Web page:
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Ex-Morgan trader pleads guilty to rigging monetary metals, implicates supervisors at bank
How did that "exhaustive" investigation of the silver market by the U.S. Commodities Futures Trading Commission miss this? How will the World Gold Council and most monetary metals mining companies continue to miss it? How many more anti-trust lawsuits will this prompt? Anybody seen Blythe Masters lately?
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Former JP Morgan Trader Pleads Guilty to Manipulating U.S. Metals Markets for Years
By Hugh Son and Dan Mangan
CNBC, New York
Tuesday, November 5, 2018
An ex-J.P. Morgan Chase trader has admitted to manipulating the U.S. markets of an array of precious metals for about seven years -- and he has implicated his supervisors at the bank.
John Edmonds, 36, pleaded guilty to one count of commodities fraud and one count each of conspiracy to commit wire fraud, price manipulation, and spoofing, according to a release today from the U.S. Department of Justice:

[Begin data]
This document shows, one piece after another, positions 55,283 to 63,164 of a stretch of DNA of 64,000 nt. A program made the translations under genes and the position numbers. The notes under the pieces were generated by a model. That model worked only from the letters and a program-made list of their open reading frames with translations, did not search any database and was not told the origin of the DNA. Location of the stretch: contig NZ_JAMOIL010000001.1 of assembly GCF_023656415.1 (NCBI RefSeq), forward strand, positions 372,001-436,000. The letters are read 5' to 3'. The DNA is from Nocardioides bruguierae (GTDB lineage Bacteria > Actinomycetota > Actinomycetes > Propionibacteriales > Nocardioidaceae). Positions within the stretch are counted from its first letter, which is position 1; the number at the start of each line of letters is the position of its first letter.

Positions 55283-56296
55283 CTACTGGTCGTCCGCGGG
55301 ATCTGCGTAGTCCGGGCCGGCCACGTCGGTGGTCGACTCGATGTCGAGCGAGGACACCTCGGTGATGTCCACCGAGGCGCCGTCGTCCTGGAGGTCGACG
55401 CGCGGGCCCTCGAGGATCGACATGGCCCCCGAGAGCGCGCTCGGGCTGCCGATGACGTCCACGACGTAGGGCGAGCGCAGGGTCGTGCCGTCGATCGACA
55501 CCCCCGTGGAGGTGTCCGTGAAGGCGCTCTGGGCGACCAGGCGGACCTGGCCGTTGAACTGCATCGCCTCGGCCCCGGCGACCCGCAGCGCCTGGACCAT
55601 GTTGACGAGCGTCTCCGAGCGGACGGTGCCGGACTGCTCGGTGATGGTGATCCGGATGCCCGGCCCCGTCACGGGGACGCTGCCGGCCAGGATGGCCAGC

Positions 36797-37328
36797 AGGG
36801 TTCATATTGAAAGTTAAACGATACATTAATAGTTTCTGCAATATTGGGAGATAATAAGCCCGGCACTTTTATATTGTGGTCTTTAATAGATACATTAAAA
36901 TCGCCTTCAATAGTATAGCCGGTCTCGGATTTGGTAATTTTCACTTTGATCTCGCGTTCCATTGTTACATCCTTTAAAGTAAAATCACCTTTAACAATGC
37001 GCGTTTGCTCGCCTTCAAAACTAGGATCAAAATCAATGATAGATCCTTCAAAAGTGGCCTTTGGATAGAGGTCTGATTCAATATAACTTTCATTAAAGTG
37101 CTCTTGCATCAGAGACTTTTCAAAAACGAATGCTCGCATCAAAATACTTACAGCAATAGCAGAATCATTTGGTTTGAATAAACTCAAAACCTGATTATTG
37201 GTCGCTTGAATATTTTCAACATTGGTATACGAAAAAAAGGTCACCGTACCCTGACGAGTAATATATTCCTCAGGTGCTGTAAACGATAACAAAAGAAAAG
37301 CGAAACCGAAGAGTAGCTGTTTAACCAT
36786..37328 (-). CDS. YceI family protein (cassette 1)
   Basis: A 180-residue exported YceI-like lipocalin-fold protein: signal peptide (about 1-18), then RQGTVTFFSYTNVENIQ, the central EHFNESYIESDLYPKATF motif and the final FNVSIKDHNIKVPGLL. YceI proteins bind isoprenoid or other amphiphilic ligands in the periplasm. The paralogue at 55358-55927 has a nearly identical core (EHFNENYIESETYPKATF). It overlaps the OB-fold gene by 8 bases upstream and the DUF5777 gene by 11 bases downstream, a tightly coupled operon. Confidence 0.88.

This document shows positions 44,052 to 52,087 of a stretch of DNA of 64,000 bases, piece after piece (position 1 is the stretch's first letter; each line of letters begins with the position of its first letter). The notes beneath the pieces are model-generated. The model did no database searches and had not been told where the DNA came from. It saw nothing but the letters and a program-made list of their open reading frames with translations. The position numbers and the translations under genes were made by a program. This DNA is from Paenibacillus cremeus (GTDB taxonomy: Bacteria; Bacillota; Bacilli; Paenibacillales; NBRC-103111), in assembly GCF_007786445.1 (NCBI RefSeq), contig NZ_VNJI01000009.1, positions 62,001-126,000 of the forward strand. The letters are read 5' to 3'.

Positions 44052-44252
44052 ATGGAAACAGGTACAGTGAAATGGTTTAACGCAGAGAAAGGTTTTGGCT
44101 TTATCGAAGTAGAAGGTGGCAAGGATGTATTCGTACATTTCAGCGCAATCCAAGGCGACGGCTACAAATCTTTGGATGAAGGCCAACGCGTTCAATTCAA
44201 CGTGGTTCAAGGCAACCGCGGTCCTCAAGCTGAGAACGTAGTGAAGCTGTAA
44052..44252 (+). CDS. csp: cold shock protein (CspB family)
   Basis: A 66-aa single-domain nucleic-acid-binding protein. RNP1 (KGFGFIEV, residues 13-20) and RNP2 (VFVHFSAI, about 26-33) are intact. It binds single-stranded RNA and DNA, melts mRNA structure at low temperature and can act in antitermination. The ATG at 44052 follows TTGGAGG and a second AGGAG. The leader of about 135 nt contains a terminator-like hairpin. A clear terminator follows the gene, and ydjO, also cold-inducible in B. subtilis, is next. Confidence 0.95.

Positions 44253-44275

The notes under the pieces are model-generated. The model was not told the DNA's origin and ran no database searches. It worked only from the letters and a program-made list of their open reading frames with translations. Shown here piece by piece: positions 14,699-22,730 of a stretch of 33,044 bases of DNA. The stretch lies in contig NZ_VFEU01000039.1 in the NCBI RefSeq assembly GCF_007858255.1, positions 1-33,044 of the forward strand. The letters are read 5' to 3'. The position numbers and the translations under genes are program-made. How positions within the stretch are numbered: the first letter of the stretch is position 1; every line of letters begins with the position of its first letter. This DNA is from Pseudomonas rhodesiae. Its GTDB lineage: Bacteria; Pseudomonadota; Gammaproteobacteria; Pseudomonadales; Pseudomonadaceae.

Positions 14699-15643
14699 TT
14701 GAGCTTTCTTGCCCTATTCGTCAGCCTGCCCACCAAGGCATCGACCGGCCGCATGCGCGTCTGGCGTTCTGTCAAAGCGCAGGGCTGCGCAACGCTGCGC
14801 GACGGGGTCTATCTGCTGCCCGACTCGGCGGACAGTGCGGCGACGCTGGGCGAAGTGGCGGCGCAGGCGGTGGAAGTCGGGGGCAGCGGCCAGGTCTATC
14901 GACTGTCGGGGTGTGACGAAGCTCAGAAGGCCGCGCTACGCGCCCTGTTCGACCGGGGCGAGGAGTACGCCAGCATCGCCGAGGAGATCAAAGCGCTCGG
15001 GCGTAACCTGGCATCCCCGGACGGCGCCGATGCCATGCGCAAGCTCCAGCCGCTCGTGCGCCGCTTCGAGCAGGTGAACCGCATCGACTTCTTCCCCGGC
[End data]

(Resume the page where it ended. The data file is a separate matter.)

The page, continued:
Edmonds spent 13 years at New York-based J.P. Morgan until leaving last year, according to his LinkedIn account.
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As part of his plea, Edmonds said that from 2009 through 2015 he conspired with other J.P. Morgan traders to manipulate the prices of gold, silver, platinum, and palladium futures contracts on exchanges run by the CME Group. He and others routinely placed orders that were quickly canceled before the trades were executed, a price-distorting practice known as spoofing.
"For years John Edmonds engaged in a sophisticated scheme to manipulate the market for precious metals futures contracts for his own gain by placing orders that were never intended to be executed," Assistant Attorney General Brian Benczkowski said in the release.
Of note for J.P. Morgan, the world's biggest investment bank by revenue: Edmonds, a relatively junior employee with the title of vice president, said that he learned this practice from more senior traders and that his supervisors at the firm knew of his actions.
Edmonds pleaded guilty under a charging document known as an "information." Prosecutors routinely use them to charge defendants who have agreed to cooperate with an ongoing investigation of other people or entities. ...
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